Doom needs little in the way of introduction. Launched in 1993, the hugely important and influential title helped bring first-person shooters to the forefront of gaming. However, despite the series being so well regarded, iterations of the game have been somewhat of a rarity. There were two in the 90's within a year of one another, and then there was a decade-long gap between 1994's Doom II: Hell on Earth and the third game in the series.
Now, after an even longer twelve-year wait, the fourth version of Doom is finally upon us, and, as a huge fan, I've been keen to find out whether the game is a classic throwback, or something completely new for the series. Turns out that it's the former – although while it does echo the past, it's essentially a modern take on the classic Doom gameplay.
The plot focuses on an unnamed marine who's freshly escaped – or let free, it's not really clear – from imprisonment on Mars. He walks into a world where all Hell has literally broken loose. Turns out that the Union Aerospace Corporation has been channeling Argent energy from Hell itself via a portal to create an infinite power source for Earth, thus solving mankind's energy crisis. To cut a long story short, renegade researcher Olivia Pierce has opened up the portal and demons have invaded Mars, and our friendly neighborhood Doom guy arrives just in time to potentially save the day. Guided by facility director Samuel Hayden, he takes on the mission to close down the portal and kill all invading demons – a task that spans a variety of locales from Mars to Hell itself.
I'm skimping somewhat on the details of the plot, simply because Doom's story feels more like the means to justify its action, rather than being a device to spin a detailed and cohesive narrative. There are few cut scenes – what little there is of the story is mostly told through audio vignettes that pop up between missions, and as you're running around. That's not a complaint, by the way. Doom is clearly an action-oriented game that's all about achieving objectives, and the journey through the game and what you do is essentially the story, rather than you feeling like you’re a part of some greater overall narrative.
Jumping into the single-player campaign, the first thing that struck me was Doom's tremendous sense of speed. This is one very fast-playing game, both in the sense that its action moves along, and the way it encourages you to aggressively tackle its challenges. There are no cover mechanics, and you need to stay on the move while fighting – if you stand still for even a short length of time, you're likely to get nailed by one or more of the myriad of demons that populate each level.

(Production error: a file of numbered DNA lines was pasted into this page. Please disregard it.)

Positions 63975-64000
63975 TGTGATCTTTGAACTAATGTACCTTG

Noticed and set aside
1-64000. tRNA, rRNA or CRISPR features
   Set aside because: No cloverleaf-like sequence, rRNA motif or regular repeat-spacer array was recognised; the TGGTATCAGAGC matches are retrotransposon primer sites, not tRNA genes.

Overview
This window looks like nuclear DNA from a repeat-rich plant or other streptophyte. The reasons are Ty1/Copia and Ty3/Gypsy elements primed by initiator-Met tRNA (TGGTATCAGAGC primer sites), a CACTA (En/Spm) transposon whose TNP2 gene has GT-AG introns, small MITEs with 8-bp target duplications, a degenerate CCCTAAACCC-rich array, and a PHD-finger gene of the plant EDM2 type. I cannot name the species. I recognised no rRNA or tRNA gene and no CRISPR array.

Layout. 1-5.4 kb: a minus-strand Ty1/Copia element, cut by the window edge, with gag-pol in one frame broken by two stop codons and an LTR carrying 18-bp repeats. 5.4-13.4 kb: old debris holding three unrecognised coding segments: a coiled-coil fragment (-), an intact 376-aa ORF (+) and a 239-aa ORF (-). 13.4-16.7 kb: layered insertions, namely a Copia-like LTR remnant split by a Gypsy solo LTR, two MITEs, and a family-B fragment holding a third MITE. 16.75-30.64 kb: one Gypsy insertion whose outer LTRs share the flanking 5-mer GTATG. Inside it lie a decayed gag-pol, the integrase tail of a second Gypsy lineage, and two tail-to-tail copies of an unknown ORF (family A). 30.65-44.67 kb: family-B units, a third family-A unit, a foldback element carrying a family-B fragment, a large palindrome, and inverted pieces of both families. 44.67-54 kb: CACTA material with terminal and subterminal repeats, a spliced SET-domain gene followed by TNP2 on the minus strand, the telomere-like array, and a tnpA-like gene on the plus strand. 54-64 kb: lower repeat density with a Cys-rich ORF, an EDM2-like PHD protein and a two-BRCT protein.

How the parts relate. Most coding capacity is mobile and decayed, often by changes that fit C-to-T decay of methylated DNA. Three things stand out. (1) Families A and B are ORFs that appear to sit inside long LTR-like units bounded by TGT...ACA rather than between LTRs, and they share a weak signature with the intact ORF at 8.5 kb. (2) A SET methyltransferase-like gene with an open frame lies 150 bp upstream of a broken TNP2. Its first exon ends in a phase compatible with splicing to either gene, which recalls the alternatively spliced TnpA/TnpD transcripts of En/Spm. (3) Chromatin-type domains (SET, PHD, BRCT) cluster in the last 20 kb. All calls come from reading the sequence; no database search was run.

Doom's biggest and most immediate new feature is its glory kills. When you shoot at a demon, you wear down its health to a point where it starts to glow. That's your signal to step up close and press R3 to melee your quarry to death in spectacular fashion. Apart from it looking gruesomely sweet, glory kills cause health power-ups and occasionally ammo to spew from your victim's body – and this is largely how you keep yourself alive. While most levels are typically littered with extra ammo and health power-ups, the action is so intense, and you're wading through so many enemies that you inevitably need to keep topping up your health bar by performing glory kills. It's a great system: One that essentially rewards aggressive play, and ensures that you're constantly in the thick of the action, scything down enemies in brutal style.
Another new aspect to the game is upgradable weaponry. I love that Doom features a classic array of weapons: There's the shotgun and super shotgun, plasma rifle, rail gun, rocket launcher, and heavy assault rifle. In default mode they're all hip-shooters, and feel great to use. However, you can upgrade them with mods that you can find hidden throughout the game, and then use L2 to fire advanced shots. In this fashion, for example, you can lock on to the enemy with the rocket launcher and fire a burst of three rounds in short succession, or build up heat with your plasma rifle and let it rip as an AOE effect. It's a neat idea that helps add a little additional depth and dimension to the way the weapons work, and opens up a few new tactics while fighting hordes of demons.